Articles relating to investments are a plenty these days, but what do you do with your entry point into the world of finance -- your savings account? Are you among the vast majority who use it as a place for stashing their salary? Or are you among the smart few, who make every rupee count?
If you are not in the latter category, then it's time you keep the advanced gyan on mutual funds and ULIPs aside for some time and focus on getting the basics right... and it can't get more basic than your savings bank account.
Here are some pointers. They're simple, yet they are rarely followed.
Keep some cash handy
As a standard practice, keep three months of expenses as cash in your saving account. Anything above that, you must either invest (so you and your dependents can enjoy tomorrow) or use (so you enjoy today).
To start with, fall in love with your savings account. This will at least ensure you visit it every few days, if not daily. These days, it's not so difficult to know what is happening in your account.
Life begins with your ATM
It starts with your ATM. Most cash withdrawals are done via the ATM nowadays.
However, instead of taking the receipt for the transaction, would it not be better to take a mini statement? That way you would be in a position to track past transactions as well as save paper (in case you take the mini statement after taking a printout for the last transaction).
Also, the mini statement deserves a longer life span. It would be better placed in your file at home rather than torn and thrown into the dustbin right beside the ATM.
Next is your bank statement
You get it quarterly if you have an account with a private bank. With government-owned banks, you get the passbook. See to it that the passbook is always updated, which is again not a big hassle these days.
As for the bank statements, go through the details minutely if possible. If not, at least look at the big entries. These will tell you the amount and the date on which you withdrew or deposited cash in your account. Check the figures with your ATM mini statements.
These exercises may sound time consuming, even useless as long as things go well. In case something goes wrong with even a single entry in your account (let's say you ask for two accounts to be linked to a single ATM card, and find they have been linked to somebody else's card -- trust me it happens!), it is these very habits that will save you some trouble.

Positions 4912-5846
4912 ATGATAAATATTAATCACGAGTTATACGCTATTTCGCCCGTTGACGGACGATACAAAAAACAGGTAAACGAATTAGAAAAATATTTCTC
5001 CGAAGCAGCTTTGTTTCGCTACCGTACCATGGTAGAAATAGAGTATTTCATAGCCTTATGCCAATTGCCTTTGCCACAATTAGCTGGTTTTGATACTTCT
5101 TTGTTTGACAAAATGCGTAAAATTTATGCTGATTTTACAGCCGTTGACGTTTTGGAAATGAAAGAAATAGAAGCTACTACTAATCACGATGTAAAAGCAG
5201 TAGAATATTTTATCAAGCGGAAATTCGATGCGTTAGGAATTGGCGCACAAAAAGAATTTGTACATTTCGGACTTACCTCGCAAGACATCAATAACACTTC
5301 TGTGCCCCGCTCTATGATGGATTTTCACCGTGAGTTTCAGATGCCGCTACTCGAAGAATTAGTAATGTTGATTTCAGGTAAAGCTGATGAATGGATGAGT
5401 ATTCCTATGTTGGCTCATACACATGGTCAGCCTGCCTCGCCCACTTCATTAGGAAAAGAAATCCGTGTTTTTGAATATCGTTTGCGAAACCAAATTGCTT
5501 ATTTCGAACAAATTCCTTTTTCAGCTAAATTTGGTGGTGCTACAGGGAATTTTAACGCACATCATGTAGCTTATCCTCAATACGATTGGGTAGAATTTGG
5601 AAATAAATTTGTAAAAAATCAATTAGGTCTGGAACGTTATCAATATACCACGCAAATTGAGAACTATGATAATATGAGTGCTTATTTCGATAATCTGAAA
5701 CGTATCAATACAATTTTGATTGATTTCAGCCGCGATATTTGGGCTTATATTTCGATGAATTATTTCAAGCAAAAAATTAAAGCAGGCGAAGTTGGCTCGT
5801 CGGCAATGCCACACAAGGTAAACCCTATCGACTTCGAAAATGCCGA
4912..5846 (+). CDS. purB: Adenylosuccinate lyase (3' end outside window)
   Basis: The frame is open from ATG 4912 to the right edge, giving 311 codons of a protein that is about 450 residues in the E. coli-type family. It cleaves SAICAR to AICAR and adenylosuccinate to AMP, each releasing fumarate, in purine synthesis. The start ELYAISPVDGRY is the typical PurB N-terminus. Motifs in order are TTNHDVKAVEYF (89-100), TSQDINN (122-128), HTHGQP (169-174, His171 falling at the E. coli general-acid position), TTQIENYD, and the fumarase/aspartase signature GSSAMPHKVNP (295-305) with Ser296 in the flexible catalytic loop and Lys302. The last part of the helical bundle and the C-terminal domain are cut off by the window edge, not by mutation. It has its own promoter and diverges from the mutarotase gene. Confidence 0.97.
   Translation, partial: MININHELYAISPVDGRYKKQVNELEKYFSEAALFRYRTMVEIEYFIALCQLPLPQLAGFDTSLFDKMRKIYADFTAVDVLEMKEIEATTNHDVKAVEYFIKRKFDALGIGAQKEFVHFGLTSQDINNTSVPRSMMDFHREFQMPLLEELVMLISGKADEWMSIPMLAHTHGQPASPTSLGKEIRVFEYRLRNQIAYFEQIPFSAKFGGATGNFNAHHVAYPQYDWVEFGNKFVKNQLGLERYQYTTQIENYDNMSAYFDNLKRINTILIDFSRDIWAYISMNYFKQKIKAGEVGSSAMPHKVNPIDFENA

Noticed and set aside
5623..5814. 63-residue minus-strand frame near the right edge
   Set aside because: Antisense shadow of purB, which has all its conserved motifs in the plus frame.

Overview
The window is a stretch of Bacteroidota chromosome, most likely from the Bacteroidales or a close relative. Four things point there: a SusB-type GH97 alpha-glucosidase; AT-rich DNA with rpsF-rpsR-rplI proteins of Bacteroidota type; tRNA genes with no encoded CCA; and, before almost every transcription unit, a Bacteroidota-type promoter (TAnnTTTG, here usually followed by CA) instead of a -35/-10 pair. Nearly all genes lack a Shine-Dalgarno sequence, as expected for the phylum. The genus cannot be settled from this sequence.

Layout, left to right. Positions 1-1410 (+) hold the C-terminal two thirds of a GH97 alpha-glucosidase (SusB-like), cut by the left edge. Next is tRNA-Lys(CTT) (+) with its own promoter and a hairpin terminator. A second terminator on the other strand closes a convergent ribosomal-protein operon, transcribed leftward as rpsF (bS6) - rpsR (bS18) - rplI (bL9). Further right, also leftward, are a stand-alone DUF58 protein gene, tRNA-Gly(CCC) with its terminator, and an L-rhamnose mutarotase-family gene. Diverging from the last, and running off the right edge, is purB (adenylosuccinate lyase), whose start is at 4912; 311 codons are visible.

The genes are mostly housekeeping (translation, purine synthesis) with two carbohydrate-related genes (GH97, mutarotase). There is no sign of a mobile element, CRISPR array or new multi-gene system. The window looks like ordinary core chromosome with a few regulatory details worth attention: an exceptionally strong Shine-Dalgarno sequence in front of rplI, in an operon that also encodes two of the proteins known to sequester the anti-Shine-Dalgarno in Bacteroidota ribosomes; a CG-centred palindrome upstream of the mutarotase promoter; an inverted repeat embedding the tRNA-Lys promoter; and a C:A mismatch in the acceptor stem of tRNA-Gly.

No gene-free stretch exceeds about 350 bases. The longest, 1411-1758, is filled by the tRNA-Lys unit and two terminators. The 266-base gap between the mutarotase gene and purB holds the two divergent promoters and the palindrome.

It's like insurance. You buy life insurance hoping nothing goes wrong. But you still have to have insurance; if something does go wrong, you have something for your dependents.
Make entries in your chequebook
Another operational hassle can be filling details at the back of the chequebook.
It might sound like a trivial thing to do. Since you are the only one who issues cheques from your cheque book, you may choose to ignore this exercise. However, it is always better to keep a record of whom a particular cheque was issued to, for what reason, on what date and for what amount.
In case your bank provides you net banking facility, do opt for it. This way, you can monitor your account at your own convenience.
Not maintaining a minimum balance can surprise you
You should always keep an eye on the amount you have in your saving account. You should know that not maintaining average quarterly balance could give you a nice little financial shock. Most banks charge you a penalty if you don't keep a certain minimum balance with your bank.
Does this scare you? Take heart. You can always use the sweeper facility that most banks offer you.
This is how it works. The bank asks you to keep an extra amount of over Rs 5,000 that goes into a fixed deposit account and generates higher returns for you. If and when the balance in your savings account goes below a certain minimum prescribed by the bank, this amount from your fixed deposit is again swept back into your savings account.
Check your bank's website regularly
Go through all the links on the website. Know what features are available; do not necessarily avail of all of them, but at least keep them in mind.
Finally, in case of any discrepancy, call the bank immediately. Be armed with your records and demand immediate action. Escalate the matter to the branch manager; send mails to the grievance mail id, create a scene if need be. Don't forget -- it's your money. Don't be ashamed to make yourself heard in a bank.
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